While this current study is both enlightening and relevant to clinical practice, it is not without limitations. The lack of detailed patient information, such as patient financial status, the existence of preexisting conditions, and mental health, prevent a subset of potential confounders from being accounted for in our analysis as well as disallowing the ability to propose specific mechanisms by which marriage offers increased survival in PDAC. Additionally, the lack of relevant aspects of patient history prevents the deciphering of whether the positive correlation between marital status and PDAC survival is due to inherent benefits from marriage or is simply a reflection of a healthy selection bias found in married patients. The insufficient inclusion of tumor grade in SEER PDAC patient data also precludes any analysis of tumor morphology as a potential confounder. Further, due to the absence of information on chemotherapy included in the SEER database, its effect on survival could not be evaluated. This analysis also did not separate non-married patients based on being never-married, divorced, or widowed, did not analyze each sex individually, did not take into account cohabitation, and did not account for length of time each patient had been married/non-married at the time of diagnosis. Importantly, as pancreatic cancer-specific survival data is not available in the SEER database, the impact of marital status on pancreatic cancer mortality due to non-cancer related events also could not be assessed. While this study remains the first of its kind analyzing the effects of marital status on survival in PDAC in the American population, each of these limitations much be addressed in future studies to fully decipher what affect marriage truly has on PDAC prognosis.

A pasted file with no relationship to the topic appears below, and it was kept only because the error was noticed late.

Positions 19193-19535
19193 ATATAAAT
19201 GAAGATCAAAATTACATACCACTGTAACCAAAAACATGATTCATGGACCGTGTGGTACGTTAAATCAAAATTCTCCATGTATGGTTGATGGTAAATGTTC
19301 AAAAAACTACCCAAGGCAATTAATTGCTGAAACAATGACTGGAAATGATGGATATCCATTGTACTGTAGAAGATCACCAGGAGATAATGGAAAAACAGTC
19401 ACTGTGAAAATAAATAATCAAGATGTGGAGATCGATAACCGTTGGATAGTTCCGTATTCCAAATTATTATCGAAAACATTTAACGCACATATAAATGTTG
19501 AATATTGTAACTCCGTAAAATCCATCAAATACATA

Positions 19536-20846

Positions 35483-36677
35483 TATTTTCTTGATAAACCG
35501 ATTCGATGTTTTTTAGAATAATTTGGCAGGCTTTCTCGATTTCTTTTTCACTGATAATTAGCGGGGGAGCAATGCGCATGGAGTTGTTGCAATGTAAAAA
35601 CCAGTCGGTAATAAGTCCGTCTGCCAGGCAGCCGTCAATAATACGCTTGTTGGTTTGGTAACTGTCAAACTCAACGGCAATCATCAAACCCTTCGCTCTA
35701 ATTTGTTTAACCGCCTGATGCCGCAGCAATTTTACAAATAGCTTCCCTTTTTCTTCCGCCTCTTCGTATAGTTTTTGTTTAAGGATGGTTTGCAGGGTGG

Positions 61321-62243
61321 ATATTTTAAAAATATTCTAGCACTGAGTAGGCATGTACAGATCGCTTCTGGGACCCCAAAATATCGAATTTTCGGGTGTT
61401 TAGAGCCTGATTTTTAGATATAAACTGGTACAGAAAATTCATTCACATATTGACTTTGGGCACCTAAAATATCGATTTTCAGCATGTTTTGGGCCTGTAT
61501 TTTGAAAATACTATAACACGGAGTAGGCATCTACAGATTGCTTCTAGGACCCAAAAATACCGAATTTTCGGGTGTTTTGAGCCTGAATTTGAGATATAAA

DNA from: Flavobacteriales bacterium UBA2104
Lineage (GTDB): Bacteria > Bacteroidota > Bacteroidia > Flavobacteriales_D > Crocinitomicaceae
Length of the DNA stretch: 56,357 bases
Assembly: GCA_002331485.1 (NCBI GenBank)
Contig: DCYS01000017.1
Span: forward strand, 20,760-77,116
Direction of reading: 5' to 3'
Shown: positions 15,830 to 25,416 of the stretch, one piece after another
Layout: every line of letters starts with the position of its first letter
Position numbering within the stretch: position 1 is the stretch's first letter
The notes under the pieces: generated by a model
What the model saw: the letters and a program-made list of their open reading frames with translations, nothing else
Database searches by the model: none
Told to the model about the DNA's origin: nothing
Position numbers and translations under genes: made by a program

This investigation of the relationship between marital status and PDAC survival opens up a potential mechanism that may be influencing the survival of patients with the world's deadliest cancer. Discovery of the true cause(s) underlying the ability of marriage to increase survival in pancreatic cancer is necessary. Once these mechanisms are deciphered, the clinical challenge will be to incorporate prognostically beneficial aspects of marriage into the treatment of all patients diagnosed with PDAC, allowing for the establishment of more holistic approaches which may positively influence patient morbidity and mortality. In this way, the positive impact on survival provided by marriage can be enjoyed by all PDAC patients, regardless of marital status.
We would like to thank Apar Ganti, M.D. for his consultation on this project and manuscript.
Conceived and designed the experiments: MJB FS CL. Performed the experiments: MB FS CL. Analyzed the data: MB FS CL EL. Contributed reagents/materials/analysis tools: CL SKB. Wrote the paper: MB FS SC.